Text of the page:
The Importance of Reference and Education in Your Getting the Right Job
Most of you job hunters out there might want to polish your reference and education in your resumes or curriculum vitae so you can up the chances of getting the attention of human resource officers. This is especially true to people who have been unemployed from their jobs due to their companies cutting downsizing.
The number of people who have been re-trenched due to global recession has been rising in an alarming rate. Most of these out of employment people are suddenly put into a situation wherein their source of living is taken away so abruptly that they end up relying on the government monthly checks to survive. Many stories have been heard of these professionals still out of job because some job centers just cannot seem to find the right job for them that can match their skills, experience, and other attributes.
You must know that competition out there is tougher with fresh graduates, young professionals looking for greener pastures, or the laid off middle age worker, and other job seekers flooding the job market. You may be one of the types of job hunters circling the job centers in town, surfing online job databases, and or looking at your community bulletin board or local newspaper. And so you know how it is to keep on searching without having any positive feedback from the companies you have sent your resumes or CV’s. What seems to be the problem?
Well, there are two emerging important factors called reference and education that should be carefully mentioned in your profile or portfolio. Many human resource officers have been keen on these two factors because of the scarcity of the jobs that they can offer. Any of the companies wanting to hire a personnel would want someone who have been working credibly as stated in his references and also has the knowledge to fill in the job position that can be mirrored by his educational attainments. The higher the education, the higher is the expectation for you to get the job well done.
So how do you get a good reference? This depends if you have any prior job experiences and the type of job seeker that you are. For fresh graduates, enlist all your summer jobs and part-time jobs and then pick out something that relates to the position you are currently applying for. For young professionals or laid off worker, consider your most recent company if they have good commendations regarding your work. Some of the companies that laid off workers readily hand out references or recommendations to laid off workers to help them find a new job right away. Send a reference request letter to your direct supervisor of your best work experience and then wait for their letter of recommendation. This factor can be readily checked by the human resource personnel by contacting your stated references so do not attempt to falsify any documents.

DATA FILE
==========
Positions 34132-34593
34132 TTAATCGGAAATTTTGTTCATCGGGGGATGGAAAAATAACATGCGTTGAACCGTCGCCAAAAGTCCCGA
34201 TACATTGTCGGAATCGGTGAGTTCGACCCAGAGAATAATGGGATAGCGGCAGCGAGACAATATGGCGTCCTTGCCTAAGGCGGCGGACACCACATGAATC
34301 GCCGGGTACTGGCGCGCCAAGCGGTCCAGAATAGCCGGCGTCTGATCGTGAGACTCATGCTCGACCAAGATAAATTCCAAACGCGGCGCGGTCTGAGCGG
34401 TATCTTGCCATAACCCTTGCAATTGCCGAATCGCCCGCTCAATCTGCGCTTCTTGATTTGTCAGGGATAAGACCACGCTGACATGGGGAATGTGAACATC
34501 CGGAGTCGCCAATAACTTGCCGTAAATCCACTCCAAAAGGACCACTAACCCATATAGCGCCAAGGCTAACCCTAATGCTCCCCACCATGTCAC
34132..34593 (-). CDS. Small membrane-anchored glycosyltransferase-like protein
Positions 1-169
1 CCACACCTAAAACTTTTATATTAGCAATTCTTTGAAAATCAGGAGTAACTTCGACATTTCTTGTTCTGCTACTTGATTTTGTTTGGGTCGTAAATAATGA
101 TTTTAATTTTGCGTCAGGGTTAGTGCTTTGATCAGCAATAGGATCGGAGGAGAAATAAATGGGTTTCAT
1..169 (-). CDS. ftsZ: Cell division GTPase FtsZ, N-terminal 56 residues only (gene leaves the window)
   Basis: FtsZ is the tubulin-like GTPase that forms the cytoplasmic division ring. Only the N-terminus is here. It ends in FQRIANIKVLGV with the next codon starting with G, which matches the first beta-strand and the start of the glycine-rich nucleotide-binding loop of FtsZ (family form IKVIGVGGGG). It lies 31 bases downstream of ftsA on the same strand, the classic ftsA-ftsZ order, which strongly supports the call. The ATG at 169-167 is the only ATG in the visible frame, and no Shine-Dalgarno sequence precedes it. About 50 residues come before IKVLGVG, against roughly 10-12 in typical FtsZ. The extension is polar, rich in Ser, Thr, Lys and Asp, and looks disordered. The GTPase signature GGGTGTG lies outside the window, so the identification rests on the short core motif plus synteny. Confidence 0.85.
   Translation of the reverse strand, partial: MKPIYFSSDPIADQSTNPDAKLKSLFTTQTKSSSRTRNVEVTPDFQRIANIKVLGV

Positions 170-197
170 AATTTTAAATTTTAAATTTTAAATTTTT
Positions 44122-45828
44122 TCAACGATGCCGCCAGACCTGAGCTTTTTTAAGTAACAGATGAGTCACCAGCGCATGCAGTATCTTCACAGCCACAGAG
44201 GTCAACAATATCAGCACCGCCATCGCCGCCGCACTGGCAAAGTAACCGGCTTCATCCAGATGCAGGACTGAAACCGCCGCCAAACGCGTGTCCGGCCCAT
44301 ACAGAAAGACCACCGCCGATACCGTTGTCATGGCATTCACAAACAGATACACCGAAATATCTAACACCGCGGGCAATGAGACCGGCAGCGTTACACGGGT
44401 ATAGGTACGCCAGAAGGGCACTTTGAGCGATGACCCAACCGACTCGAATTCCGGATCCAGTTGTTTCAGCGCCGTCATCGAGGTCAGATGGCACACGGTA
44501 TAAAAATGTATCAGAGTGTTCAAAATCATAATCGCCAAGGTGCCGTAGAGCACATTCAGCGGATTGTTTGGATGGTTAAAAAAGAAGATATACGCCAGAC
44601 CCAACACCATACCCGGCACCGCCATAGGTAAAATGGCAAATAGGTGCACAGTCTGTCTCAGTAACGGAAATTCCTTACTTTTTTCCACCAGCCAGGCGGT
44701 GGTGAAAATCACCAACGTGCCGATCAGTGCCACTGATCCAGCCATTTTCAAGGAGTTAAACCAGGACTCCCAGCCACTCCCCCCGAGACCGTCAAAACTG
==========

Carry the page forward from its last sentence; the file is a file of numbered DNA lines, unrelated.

For educational factor, this can be a limiting to those who do not have a degree, certifications, or other documented expertise. Universities, community and technical training schools can readily provide you with your scholastic records for your supporting documents. The government is also willing to shoulder your schooling expenses so that you can further your skills or education and therefore get a better job. Just look around for open programs or scholarships that you can use to make yourself more valuable with additional technical skills or higher education.
The job market right now is having a higher demand for jobs than the available jobs being demanded. You do not want to be blacklisted or banned from any company or job center so refrain from tweaking the facts.
Reference and Education
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Reference and Education
* Body language affects how others see us, but it may also change how we see ourselves. Social psychologist Amy Cuddy shows how “power posing” — standing in a posture of confidence, even when we don’t feel confident — can affect testosterone and cortisol levels in the brain, and might even have an impact on our chances for success. (Note: Some of the findings presented in this talk have been referenced in an ongoing debate among social scientists about robustness and reproducibility.)
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Your body language shapes who you are | Amy Cuddy
Reference and Education